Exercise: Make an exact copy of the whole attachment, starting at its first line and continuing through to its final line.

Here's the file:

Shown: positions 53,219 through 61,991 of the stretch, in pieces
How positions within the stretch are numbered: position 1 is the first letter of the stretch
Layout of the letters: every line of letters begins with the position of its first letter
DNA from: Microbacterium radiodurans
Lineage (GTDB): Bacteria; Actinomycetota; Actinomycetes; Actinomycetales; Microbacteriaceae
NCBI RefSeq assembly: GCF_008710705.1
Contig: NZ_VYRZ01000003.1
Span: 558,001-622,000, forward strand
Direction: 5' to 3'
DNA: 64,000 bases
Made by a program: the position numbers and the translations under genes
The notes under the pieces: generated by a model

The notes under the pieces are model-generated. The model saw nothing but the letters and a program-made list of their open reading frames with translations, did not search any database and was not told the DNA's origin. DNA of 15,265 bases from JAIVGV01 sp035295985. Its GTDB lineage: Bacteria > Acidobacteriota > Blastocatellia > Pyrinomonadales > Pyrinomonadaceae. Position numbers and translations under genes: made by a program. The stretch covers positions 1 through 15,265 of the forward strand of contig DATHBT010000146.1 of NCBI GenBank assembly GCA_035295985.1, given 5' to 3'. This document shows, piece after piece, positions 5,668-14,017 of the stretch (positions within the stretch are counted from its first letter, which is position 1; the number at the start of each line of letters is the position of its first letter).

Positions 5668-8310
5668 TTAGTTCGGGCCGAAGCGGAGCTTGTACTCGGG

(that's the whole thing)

Shown: positions 53,219 through 61,991 of the stretch, in pieces
How positions within the stretch are numbered: position 1 is the first letter of the stretch
Layout of the letters: every line of letters begins with the position of its first letter
DNA from: Microbacterium radiodurans
Lineage (GTDB): Bacteria; Actinomycetota; Actinomycetes; Actinomycetales; Microbacteriaceae
NCBI RefSeq assembly: GCF_008710705.1
Contig: NZ_VYRZ01000003.1
Span: 558,001-622,000, forward strand
Direction: 5' to 3'
DNA: 64,000 bases
Made by a program: the position numbers and the translations under genes
The notes under the pieces: generated by a model

The notes under the pieces are model-generated. The model saw nothing but the letters and a program-made list of their open reading frames with translations, did not search any database and was not told the DNA's origin. DNA of 15,265 bases from JAIVGV01 sp035295985. Its GTDB lineage: Bacteria > Acidobacteriota > Blastocatellia > Pyrinomonadales > Pyrinomonadaceae. Position numbers and translations under genes: made by a program. The stretch covers positions 1 through 15,265 of the forward strand of contig DATHBT010000146.1 of NCBI GenBank assembly GCA_035295985.1, given 5' to 3'. This document shows, piece after piece, positions 5,668-14,017 of the stretch (positions within the stretch are counted from its first letter, which is position 1; the number at the start of each line of letters is the position of its first letter).

Positions 5668-8310
5668 TTAGTTCGGGCCGAAGCGGAGCTTGTACTCGGG